On 15 April 2010, the Paris Court of Appeal (the "Court") confirmed the reduction of fines imposed on two French cement manufacturers for unlawful vertical agreements in the sector of cement supply and distribution in Corsica. The Court also concluded there was no collective abuse of a dominant position.

In 2007, the French Competition Council (the "Council") - the former French Competition Authority, imposed a €25 million fine on the two French cement manufacturers, Lafarge and Vicat, for entering into an agreement to obtain exclusive supply to Corsican distributors and for collectively abusing their dominant position by granting anticompetitive discounts to any Corsican distributor which agreed not to import their competitors' cement.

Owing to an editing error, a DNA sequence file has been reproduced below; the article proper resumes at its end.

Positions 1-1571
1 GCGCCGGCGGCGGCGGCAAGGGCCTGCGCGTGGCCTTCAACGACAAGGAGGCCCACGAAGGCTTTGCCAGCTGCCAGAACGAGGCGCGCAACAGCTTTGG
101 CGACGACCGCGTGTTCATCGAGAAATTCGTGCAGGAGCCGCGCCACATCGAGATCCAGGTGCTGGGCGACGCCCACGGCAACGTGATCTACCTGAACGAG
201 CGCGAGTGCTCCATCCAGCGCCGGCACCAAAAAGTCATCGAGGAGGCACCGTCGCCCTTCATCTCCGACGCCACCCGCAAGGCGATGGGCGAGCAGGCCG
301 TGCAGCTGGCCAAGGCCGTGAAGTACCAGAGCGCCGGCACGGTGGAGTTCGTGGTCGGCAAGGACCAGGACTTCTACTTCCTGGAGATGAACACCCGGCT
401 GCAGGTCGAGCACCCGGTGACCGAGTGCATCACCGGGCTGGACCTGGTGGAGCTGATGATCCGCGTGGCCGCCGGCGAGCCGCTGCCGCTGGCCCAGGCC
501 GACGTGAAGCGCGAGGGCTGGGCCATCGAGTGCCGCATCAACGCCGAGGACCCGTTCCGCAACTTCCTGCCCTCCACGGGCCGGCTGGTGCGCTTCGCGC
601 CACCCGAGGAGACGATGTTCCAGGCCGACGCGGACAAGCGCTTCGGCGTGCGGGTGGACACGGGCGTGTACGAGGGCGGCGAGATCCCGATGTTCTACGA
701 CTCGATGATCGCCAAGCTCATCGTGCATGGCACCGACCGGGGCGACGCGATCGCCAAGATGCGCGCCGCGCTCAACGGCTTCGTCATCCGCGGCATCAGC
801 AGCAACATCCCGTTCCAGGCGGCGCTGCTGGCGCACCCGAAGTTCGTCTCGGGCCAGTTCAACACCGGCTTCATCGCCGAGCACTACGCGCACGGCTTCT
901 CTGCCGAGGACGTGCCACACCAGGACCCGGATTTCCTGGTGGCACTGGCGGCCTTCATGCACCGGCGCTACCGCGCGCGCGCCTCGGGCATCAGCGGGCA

In 2008, the Court found that there was only a limited damage to the economy and reduced the fine from €25 million to €14.5 million. In 2009, the French Court of cassation confirmed the cartel but ordered the Court to re-examine the collective abuse of a dominant position for lack of legal motivation.

The French Court of cassation ruled that a collective dominant position requires that Lafarge and Vicat are able to cut themselves off from competition independently from any cartel.

On 15 April 2010, the Court followed the French Court of cassation's ruling and concluded in this case that a finding of collective abuse of a dominant position is inconsistent with a finding of practices infringing cartel rules (i.e. there cannot be an ability to act independently and a need to enter into unlawful vertical agreements).

The Court held there was no collective abuse of a dominant position and confirmed the fine it had previously imposed in 2008.

To view Community Week, Issue 468 - 23 April 2010 in full, click here.

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